On Wed, January 20, 2010 11:36 am, John LaTorre wrote:
> Conal O'hAirt wrote:
>> I'm going to be drilling a larger hole ( 1 1/4" )through the width of a
>> 6" piece of yellow
>> pine. see attached file. this piece is going to be glued up along the
>> same plane as the hole and the hole will be centered on the glue joint.
> You didn't say how tight the tolerances have to be, but I'm guessing
> that you have a little wiggle room. The only thing I can think of is to use
> a Forstner bit instead of a spade bit and take it slow. If you really,
> really trust the trueness of your drill table and your marking-out skills,
> you could bore halfway through on one side, flip the work over, and drill
> the rest of the way from the other side. I've done that when boring center
> hubs for spoke tents. (But in that case, I didn't want a tight fit, and if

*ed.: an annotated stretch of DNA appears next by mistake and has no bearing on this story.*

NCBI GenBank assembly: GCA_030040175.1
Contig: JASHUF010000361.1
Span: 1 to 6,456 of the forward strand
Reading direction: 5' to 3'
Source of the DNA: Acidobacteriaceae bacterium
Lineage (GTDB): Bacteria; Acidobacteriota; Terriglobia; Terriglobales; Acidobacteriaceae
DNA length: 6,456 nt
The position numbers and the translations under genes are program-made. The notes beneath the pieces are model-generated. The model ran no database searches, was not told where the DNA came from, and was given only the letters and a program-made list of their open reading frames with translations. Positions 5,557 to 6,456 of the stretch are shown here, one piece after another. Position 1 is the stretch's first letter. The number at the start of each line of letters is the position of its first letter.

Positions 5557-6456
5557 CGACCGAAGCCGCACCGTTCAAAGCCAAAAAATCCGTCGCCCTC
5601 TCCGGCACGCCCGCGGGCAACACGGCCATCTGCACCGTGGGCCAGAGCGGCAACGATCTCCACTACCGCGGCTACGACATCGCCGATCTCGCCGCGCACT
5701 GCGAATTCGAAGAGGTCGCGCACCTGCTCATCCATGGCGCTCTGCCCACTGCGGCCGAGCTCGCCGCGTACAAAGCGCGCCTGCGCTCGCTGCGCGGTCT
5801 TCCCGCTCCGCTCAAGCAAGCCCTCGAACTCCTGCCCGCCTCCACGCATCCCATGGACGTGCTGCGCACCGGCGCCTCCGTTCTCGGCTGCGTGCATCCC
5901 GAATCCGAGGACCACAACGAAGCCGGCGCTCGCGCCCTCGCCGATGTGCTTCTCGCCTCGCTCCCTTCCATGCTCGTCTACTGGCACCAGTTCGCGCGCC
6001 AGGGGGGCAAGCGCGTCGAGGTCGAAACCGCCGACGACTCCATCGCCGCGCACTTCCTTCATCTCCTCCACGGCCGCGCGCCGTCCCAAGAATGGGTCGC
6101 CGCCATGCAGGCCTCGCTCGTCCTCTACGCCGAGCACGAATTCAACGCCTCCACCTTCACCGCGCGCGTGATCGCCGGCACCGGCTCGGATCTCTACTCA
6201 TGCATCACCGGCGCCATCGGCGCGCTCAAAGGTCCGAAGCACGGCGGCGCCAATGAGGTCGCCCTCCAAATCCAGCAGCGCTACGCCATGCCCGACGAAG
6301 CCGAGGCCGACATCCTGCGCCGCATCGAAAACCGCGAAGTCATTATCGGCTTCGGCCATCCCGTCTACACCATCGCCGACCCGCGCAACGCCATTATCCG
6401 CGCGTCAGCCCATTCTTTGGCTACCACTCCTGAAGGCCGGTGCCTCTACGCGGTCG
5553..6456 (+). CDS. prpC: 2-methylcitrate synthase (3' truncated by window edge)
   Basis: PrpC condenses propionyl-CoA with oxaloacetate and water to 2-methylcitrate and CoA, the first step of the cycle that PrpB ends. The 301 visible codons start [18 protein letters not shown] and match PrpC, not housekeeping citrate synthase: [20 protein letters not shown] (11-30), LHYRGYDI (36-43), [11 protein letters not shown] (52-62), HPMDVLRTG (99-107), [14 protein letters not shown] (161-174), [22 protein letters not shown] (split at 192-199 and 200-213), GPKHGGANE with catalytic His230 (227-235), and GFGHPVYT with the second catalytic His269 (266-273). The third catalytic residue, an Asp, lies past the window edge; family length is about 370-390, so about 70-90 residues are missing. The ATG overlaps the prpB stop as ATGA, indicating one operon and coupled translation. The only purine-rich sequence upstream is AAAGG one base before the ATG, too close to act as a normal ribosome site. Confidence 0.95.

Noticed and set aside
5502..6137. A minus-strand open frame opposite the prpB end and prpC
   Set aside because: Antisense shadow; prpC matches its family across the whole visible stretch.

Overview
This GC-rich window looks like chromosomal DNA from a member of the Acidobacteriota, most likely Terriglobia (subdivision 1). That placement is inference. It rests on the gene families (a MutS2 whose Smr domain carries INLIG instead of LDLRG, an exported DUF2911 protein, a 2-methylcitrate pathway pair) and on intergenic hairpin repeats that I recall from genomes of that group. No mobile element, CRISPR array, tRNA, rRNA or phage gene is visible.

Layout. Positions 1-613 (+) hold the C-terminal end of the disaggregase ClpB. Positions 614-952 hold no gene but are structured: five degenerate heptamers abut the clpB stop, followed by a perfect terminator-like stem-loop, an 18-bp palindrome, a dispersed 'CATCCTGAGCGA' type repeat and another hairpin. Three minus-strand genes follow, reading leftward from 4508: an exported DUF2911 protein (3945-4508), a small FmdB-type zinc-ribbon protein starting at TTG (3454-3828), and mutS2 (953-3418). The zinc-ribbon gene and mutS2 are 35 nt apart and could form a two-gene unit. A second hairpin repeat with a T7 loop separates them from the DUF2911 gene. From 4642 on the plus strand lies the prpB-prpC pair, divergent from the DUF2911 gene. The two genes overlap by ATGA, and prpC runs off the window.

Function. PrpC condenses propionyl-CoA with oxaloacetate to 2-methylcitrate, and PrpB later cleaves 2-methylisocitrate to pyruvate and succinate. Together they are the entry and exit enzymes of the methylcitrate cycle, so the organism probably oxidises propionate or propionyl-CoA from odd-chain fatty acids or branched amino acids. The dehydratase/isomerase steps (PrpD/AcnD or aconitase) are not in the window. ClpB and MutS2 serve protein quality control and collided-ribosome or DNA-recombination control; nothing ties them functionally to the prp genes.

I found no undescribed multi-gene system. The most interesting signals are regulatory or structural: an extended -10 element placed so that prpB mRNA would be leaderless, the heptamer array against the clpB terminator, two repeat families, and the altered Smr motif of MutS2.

> it came off a little wrong, a bit of work with a rasp would make the
> offset go away.)
Johann's idea here sounds good to me, along with his warning about careful
layout. I'd add only that if the hole were made undersize to begin with,
from both sides as Johann suggests, then the rasp work could correct any
centering errors without taking the hole over size. Once the hole has
been correctly adjusted to the desired centerline, enlarge it to final
size with a big twist drill or reamer. If you're worried about rough
breakout at the exit wound, do your reaming from both sides as well.
Another possibility just occurred to me, though I haven't tried it.
(Which means you should try it on some scrap first!):
What if you laid out your centerline on each of the mating faces first,
and then scored it with a saw kerf all along each line? That should keep
the center point tracking properly through the assembled block.